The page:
SACRAMENTO, Calif. -- The California Public Employees' Retirement System and Progress Highcrest Advisors will invest $3 million to acquire a 15% stake in Arrowstreet Capital, the first move by the $175 billion fund's manager development program.
Arrowstreet, formed last July by former PanAgora Asset Management executives, will run $100 million in an active international equities portfolio for Sacramento-based CalPERS, increasing Arrowstreet's assets under management to nearly $330 million.
Progress Highcrest is a new joint venture between Progress Investment Management and Putnam Lovell Capital Partners. Through Highcrest Capital Partners, Putnam Lovell already owns a 15% stake in Arrowstreet.
CalPERS' manager development program seeks new and emerging managers lacking long-term track records. CalPERS and Progress Highcrest will provide firms with business management, infrastructure and other support. CalPERS expects to realize profits from its equity stakes when such firms go public, the position is bought out or the firm is sold.
CalPERS provided more than 90% of the $3 million in funding in the Arrowstreet deal.
Private equity, small caps get boost from Worcester
WORCESTER, Mass. -- The $600 million Worcester Retirement System raised its private and small-cap equity asset class allocations by two percentage points each to 5%and 10% respectively.
The fund also will reduce fixed-income to 25%from 27%and large-cap equity to 35%from 37% said Jim DelSignore, city auditor and trustee. The allocations to international equity and real estate -- 15%and 10% respectively -- will be unchanged.
The new target allocations are the result of an asset-liability study, Mr. DelSignore said. Next up: deciding which of the plan's 25 managers will be affected; none has been terminated so far.
New Orleans city fund lists 25 convertibles finalists
NEW ORLEANS -- The $375 million New Orleans City Employees' Retirement System has a list of 25 finalists in its search for a convertibles manager to run $15 million to $20 million, said Jerry Davis, chairman.
Consultant Morgan Stanley Dean Witter recommended the move into the asset class. Funding likely will come from the plan's large-cap equity portfolio. A decision is expected by the end of August.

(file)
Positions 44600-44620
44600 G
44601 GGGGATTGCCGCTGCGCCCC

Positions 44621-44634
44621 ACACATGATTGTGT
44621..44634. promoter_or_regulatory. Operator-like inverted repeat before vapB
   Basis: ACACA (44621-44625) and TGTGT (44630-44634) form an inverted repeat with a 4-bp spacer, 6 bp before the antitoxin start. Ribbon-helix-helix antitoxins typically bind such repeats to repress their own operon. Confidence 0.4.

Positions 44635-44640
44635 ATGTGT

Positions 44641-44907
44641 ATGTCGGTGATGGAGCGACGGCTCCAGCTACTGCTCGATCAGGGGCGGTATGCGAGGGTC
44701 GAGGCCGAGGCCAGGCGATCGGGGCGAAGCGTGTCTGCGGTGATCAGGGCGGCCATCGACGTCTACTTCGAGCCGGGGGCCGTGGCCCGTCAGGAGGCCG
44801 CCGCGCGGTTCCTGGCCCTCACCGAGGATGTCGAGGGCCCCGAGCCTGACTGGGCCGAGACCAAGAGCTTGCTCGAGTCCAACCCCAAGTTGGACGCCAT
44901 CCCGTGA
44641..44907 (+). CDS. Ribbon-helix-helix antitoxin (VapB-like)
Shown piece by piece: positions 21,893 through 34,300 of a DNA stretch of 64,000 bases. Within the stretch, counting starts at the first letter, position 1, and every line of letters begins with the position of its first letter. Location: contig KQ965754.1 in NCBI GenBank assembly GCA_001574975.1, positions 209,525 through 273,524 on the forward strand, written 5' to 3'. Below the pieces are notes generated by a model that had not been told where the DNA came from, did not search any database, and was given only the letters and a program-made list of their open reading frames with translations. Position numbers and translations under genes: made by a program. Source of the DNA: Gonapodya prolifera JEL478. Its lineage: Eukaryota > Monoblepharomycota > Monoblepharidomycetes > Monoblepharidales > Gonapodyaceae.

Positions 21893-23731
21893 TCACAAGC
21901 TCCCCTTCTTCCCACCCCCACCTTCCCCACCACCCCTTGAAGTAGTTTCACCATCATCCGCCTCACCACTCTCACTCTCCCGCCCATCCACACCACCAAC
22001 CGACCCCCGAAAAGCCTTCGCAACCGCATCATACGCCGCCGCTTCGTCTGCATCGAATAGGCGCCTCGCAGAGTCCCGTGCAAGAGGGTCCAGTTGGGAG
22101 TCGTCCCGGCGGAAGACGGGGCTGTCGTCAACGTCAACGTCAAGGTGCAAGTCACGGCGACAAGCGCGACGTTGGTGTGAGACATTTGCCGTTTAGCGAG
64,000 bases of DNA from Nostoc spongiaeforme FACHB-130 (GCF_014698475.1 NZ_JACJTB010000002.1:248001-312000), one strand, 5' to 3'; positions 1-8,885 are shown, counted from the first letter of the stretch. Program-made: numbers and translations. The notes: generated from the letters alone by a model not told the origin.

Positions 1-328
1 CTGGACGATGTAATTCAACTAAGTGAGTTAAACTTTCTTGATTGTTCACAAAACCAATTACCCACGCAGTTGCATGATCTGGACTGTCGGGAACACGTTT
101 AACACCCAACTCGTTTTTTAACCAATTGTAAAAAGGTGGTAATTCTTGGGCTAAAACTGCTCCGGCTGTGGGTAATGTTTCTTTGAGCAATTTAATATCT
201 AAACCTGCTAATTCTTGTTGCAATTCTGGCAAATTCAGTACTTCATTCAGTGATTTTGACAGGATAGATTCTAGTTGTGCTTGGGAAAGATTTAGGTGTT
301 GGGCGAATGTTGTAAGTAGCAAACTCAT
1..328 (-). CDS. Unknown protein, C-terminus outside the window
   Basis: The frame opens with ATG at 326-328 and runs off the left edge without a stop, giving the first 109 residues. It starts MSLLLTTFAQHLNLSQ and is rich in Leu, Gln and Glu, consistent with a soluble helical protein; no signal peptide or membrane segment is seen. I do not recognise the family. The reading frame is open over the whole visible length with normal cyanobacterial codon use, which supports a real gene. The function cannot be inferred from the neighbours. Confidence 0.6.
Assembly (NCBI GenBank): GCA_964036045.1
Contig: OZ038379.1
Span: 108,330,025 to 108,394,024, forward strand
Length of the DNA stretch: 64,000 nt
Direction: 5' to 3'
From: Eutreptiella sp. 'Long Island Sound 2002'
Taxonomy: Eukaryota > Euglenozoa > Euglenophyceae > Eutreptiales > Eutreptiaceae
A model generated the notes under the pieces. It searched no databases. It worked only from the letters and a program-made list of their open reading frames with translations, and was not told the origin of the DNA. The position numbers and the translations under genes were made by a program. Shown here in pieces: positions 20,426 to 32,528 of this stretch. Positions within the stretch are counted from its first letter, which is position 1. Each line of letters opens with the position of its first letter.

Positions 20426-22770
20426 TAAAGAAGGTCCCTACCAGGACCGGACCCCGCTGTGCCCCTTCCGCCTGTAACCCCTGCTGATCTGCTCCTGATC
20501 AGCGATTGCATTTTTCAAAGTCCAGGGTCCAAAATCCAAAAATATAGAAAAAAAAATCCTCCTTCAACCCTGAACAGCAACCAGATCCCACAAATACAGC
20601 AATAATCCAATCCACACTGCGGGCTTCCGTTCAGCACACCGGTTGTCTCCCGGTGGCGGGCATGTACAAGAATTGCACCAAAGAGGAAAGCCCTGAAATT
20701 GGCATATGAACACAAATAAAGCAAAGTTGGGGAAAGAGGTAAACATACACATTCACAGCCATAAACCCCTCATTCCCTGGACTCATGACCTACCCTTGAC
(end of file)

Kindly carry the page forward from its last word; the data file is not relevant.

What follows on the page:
Also, the fund terminated Denver Investment Advisors' $10 million active small-cap domestic value portfolio due to concerns about personnel turnover at the firm. The portfolio was turned over to recently hired active international equity manager Waddell & Reed. Ken Penland, Denver chairman, said the fund had a "legitimate concern" with its turnover and that it was disappointed with its performance.
Sacramento DC plan reviews administrator bids
SACRAMENTO, Calif. -- The Sacramento Municipal Utility District is reviewing proposals in response to its RFP for a defined contribution plan administrator. The district has two plans, a $64 million 457 plan now administered by Great West, and a $58 million 401(k) plan administered by Merrill Lynch, said Debra Dixon, human resources analyst.
The district wants to hire one administrator to handle both plans. A decision is expected before the end of June.
ALARIS Medical Systems eyes conversion to cash balance
SAN DIEGO -- ALARIS Medical Systems is conducting a feasibility and asset allocation study of its $16 million defined benefit plan.
One possible outcome would be converting the fund, which has been frozen since 1993, into a cash balance plan, said Julie Adamik, manager, employee benefits.
The study should be complete by late summer.
S&P, MSCI ready to begin new global classification system
NEW YORK -- Standard & Poor's and Morgan Stanley Capital International will launch a new global industry classification standard by July 1, said Elliott Shurgin, S&P vice president of index products and services.
The new classification will comprise 10 economic sectors instead of the 11 now used by S&P. Transportation will become an industry group within the industrials sector. Among other changes: consumer cyclicals will be changed to consumer discretionary; new retailing/Internet/catalog industry groups will be added; a new media industry group including advertising, broadcasting, movies and publishing sub-industries will be added; and restaurants will be moved from consumer staples to consumer discretionary, aligned with casinos, hotels and leisure facilities.
"The old version was geared toward the U.S., while the new one will work for investors everywhere," Mr. Shurgin he said.
Cahill, Warnock markets new Strategic Partners fund
BALTIMORE -- Cahill, Warnock & Co. LLC is marketing Cahill, Warnock Strategic Partners Fund II, with a target of $250 million, said Don Hughes, chief financial officer.
Investors in the firm's $125 million Fund I include the $250,000 pension fund of the Mercantile Safe Deposit & Trust Co., Baltimore; $13 billion endowment of Howard Hughes Medical Institute, Chevy Chase, Md.; $2.7 billion endowment of Duke University, Durham, N.C.; and the $405,000 endowment of the National Gallery of Art, Washington.
The new fund will use the same strategy of investing in public companies with market caps of less than $300 million, said Mr. Hughes.
5 finalists in county's large-cap value search
ATLANTA -- The $925 million Fulton County Employees' Pension Fund named five finalists in its search for a new large-cap value manager: Sanford C. Bernstein; Equinox Capital; INVESCO; Wellington; and J.P. Morgan.
The plan will allocate $50 million to the new manager. The search is the result of an asset allocation study. A funding source has not yet been determined.
Watson Wyatt is assisting. A decision is expected this summer.